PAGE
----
An Intro to BDSM Subspace: What Every Submissive Should Know

What is subspace? 

In the BDSM world, there are Dominants (sometimes referred to as “tops”) and there are submissives (sometimes referred to as “bottoms”). When a Dom and sub interact with each other during a scene, things can get very intense for everyone involved (in the best kind of ways). 

“Subspace” is the state of being that can be experienced by a submissive during a BDSM scene. In this article, I’ll explain how subspace happens, how to achieve it with a partner and on your own, how to “level out” properly, and other things that are important to know about this intense, magical experience that submissives have.

There are two main kinds of subspace: psychological and physiological. 

  • Psychological subspace may be brought on by the connection the submissive has with their Dom or triggered by the Dom using certain words or commands during play.
  • Physiological subspace is accessed through sustained impact play (floggers, spanking, paddles, etc). 

How do I get to subspace? 
There are several ways to get into subspace both with a partner and on your own (more on that below). As mentioned above, psychological subspace will be brought on by things like triggering words or commands from your Dom/me or from porn. For me, for example, this is often phrases like “my little Slut” followed by possessive remarks such as “I own you” or “you’re mine.” In-person, a simple hand around the throat (not gripping tightly) can cement ownership over me and shift me closer to subspace.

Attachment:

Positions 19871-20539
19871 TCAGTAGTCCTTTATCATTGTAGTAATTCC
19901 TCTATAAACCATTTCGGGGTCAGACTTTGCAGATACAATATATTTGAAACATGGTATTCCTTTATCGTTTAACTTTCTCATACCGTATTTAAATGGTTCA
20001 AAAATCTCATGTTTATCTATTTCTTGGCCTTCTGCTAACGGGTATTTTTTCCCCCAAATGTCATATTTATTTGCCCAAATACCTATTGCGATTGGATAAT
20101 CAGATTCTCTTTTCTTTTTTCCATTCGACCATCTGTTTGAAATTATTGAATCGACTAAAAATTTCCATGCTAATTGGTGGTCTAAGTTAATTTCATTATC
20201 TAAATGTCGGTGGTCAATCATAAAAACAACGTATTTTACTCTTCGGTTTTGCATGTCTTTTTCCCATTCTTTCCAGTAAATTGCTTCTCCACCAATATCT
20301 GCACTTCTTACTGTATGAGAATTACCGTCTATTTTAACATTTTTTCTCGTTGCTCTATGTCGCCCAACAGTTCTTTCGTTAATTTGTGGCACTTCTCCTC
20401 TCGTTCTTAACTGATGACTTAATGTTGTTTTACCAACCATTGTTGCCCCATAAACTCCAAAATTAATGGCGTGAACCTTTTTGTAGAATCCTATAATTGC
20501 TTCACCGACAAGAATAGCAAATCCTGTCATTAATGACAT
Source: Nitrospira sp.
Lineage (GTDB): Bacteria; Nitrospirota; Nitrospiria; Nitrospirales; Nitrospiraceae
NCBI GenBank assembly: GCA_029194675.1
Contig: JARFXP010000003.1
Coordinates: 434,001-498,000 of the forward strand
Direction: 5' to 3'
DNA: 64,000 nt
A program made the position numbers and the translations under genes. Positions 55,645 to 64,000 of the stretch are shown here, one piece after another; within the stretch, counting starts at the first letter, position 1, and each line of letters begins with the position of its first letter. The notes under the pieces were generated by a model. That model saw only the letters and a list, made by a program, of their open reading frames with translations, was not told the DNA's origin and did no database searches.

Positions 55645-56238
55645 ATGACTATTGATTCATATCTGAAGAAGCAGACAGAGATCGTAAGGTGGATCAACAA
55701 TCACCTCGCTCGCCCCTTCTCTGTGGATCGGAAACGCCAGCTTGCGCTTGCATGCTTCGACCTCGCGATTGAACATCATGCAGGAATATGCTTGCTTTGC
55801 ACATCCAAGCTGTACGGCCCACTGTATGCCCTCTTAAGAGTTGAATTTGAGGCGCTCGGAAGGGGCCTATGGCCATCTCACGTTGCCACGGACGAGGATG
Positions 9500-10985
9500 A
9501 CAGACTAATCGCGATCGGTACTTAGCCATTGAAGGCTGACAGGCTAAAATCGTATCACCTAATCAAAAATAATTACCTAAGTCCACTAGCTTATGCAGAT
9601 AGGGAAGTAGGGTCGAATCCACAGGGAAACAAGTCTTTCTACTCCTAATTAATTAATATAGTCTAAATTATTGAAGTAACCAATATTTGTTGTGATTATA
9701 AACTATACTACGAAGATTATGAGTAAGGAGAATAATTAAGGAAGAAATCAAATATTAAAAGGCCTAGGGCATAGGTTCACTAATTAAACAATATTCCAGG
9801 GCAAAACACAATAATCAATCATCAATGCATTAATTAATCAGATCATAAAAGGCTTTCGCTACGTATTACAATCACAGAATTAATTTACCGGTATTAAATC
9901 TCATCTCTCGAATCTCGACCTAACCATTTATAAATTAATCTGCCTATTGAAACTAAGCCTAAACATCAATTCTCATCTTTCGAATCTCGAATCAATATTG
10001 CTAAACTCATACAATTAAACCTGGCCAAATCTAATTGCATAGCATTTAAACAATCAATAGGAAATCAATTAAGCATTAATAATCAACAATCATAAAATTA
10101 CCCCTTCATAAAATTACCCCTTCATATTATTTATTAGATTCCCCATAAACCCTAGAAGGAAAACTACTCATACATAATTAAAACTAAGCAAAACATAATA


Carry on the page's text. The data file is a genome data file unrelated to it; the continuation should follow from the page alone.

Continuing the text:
Trigger words and commands will be different for everyone and it’s the responsibility of your Dom/me to use them wisely and keep you safe. 

Physiological subspace can be achieved through things like impact play, but as I said, they can also be achieved by a softer touch such as a hand around your throat, for example. 

Can subspace be addictive?
Subspace absolutely can be an addictive thing. You feel hazy, euphoric, almost high - and that’s before we even touch the actual pleasure that’s happening through partner or solo play. Sex in itself can be addicting, so the respective spaces that we achieve through BDSM play (both dom and subspace) can be just as addicting. 

Subspace looks different for everyone and you may find it difficult to get there if there are underlying issues or concerns.